At the nursery, I’ve found that there’s a pretty quick tell that indicates I’m talking to someone with a lawn. As soon as I tell them that they need to increase the water to their trees and shrubs, they look horrified and make a comment about how high their water bill is already.
“You have a lawn, don’t you?”
“Yeah,” they inevitably reply. “How’d you know?”
I know because water bills don’t usually go through the roof due to trees and shrubs, unless you have considerably more of them than the average homeowner, or you’re running a small apple orchard in your backyard. Grass sprinklers, however, put out a lot of water. And since people have a tendency to overwater their grass, especially in the summer months, the water bill of a homeowner with a lawn can easily be two or three times that of a home with drought-tolerant landscaping.
How Much Water Does a Lawn Use?
Just a bit of quick math to ponder: on average, grass sprinklers put out around 11 gallons of water a minute. If you water your lawn for the 12 minutes a day that the Southern Nevada Water Authority allows you, that’s 132 gallons of water from one emitter alone, every single day. Obviously, that starts to add up fairly quickly, particularly if you have a large area of grass.
I know what you’re thinking: This freakin’ tree-hugger’s about to tell me to yank out all my grass.
I love grass. I grew up in a place where lawns were (and still are) pretty much the standard. My siblings and I did cartwheels in our front yard and laid out under the stars in our backyard. I wouldn’t have wanted to play on landscape rocks and I certainly don’t expect anybody else to want to.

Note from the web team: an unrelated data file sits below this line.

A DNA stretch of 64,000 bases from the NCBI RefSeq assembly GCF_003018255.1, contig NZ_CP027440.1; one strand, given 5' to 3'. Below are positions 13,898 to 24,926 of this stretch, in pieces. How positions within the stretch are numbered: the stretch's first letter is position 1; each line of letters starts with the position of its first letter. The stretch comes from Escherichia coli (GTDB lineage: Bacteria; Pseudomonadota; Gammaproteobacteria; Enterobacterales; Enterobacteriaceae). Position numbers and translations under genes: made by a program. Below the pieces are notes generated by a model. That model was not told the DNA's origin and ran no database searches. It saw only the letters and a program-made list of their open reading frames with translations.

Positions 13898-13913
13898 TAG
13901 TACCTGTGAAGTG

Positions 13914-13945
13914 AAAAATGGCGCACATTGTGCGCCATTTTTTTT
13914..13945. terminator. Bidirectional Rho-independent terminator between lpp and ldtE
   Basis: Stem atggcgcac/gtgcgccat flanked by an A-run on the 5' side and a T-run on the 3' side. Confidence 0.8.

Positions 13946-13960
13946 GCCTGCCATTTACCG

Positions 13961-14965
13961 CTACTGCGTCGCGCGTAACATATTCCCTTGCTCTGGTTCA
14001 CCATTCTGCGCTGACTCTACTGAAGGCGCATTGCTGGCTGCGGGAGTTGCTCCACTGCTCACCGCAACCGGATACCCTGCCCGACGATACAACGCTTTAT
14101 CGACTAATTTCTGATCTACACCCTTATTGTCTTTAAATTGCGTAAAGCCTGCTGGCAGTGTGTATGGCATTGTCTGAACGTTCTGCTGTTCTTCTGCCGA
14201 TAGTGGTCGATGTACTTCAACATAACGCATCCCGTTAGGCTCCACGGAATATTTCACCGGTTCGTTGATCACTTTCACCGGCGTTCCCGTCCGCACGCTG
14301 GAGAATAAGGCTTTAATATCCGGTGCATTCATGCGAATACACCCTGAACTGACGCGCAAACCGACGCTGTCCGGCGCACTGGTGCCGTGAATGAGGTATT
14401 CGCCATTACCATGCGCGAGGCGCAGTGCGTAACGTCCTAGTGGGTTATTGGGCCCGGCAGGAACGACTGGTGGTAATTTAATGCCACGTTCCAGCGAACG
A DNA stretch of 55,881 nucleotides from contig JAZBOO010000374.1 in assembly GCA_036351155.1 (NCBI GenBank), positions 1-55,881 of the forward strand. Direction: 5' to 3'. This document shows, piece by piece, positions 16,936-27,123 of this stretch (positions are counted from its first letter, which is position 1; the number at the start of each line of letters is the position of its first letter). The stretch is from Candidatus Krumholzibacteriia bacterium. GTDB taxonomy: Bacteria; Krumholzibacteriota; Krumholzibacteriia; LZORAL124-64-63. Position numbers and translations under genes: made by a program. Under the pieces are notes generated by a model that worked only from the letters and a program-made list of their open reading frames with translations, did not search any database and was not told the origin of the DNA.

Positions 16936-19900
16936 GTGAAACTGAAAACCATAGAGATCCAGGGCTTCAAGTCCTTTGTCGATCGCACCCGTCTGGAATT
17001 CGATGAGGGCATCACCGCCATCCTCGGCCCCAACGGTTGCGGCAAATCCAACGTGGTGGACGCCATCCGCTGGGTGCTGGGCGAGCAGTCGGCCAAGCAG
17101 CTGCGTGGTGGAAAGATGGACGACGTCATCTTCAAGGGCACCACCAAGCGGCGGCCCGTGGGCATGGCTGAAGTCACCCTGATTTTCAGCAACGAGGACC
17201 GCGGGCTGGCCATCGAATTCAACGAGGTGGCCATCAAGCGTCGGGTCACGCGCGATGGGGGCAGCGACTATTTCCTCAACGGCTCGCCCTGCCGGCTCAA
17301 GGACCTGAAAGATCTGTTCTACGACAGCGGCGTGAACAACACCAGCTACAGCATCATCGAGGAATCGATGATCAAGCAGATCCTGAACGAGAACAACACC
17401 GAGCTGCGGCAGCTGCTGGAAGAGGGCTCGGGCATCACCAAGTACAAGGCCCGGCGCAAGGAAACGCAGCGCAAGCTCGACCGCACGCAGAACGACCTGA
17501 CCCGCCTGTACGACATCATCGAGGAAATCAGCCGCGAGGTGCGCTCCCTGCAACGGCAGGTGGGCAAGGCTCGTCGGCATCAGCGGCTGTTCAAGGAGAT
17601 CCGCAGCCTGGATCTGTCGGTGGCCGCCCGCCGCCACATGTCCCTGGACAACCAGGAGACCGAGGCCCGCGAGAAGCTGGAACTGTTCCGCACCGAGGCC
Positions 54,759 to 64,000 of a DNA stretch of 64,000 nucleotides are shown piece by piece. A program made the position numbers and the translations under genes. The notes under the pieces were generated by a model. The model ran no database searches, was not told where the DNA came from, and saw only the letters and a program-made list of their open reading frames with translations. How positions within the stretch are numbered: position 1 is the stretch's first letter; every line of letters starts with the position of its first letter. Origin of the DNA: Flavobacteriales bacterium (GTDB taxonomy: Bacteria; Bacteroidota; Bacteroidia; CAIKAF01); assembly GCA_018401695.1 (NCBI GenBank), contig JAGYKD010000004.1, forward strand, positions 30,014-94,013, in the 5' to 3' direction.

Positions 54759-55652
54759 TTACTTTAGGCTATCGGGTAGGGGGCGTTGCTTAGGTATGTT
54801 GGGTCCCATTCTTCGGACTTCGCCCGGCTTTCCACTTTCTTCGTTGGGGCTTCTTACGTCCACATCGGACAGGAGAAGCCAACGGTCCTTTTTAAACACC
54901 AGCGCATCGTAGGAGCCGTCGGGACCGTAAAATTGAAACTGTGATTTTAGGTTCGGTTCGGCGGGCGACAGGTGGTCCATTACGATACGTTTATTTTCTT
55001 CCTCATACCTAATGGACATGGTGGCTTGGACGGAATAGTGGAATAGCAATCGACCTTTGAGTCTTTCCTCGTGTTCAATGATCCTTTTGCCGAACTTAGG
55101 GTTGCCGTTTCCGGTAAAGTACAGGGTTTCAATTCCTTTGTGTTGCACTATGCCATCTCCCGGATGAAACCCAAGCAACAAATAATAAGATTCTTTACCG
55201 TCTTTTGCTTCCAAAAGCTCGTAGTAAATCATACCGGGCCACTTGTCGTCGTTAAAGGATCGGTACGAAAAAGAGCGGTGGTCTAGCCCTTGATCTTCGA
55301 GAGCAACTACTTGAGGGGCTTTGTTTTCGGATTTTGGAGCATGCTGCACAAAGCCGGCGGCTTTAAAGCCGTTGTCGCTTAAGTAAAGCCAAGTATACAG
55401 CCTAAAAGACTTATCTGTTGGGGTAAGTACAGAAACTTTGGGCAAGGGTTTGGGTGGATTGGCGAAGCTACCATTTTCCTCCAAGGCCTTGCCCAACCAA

That being said, I think that a small patch of grass for kids or a pet or your own peace of mind is one thing. If, on the other hand, you have a showpiece lawn that isn’t being used for anything more than to let your neighbors know that you like grass, I gotta tell you, that doesn’t make much sense to me. You’re looking at a whole lot of maintenance and resources, without a lot of reward.
But I digress.
I’m here to help you reduce the amount of water that you’re using, whether your lawn is for play or display. So with that in mind, let’s look at how to save money watering your lawn in five easy steps.
1. Just cut back on your watering. Simple as that. Like I said, people tend to overwater their grass in the summer here. It’s a nurturing thing, I think. But every year, people show up at the nursery with clumps of soil and pictures of a lawn that’s riddled with fungus, and you know what? It’s from overwatering and watering at night.
First things first. If your grass gets some afternoon shade, you can probably get by with watering every other day, even when we’re in the 100°-105° range. The most common grasses in our Valley are fescue, Bermuda and rye, all of which are especially drought-tolerant. If we’re gonna hit 110°, then by all means, water your grass that day. More often than not though, you’ll find that 4 days a week is plenty for an established lawn with afternoon shade.
If your grass gets a full blast of sun all day or takes a particularly bad hit from it later in the day, you may very well need to water every morning. What you can do, however, is cut back on the length of time that you water. It’s recommended that you run your grass sprinklers in three cycles of four minutes each, but if you cut back to three cycles of three minutes each, you can save almost 400 gallons of water a day from each sprinkler head. That’s a lot of water, yo.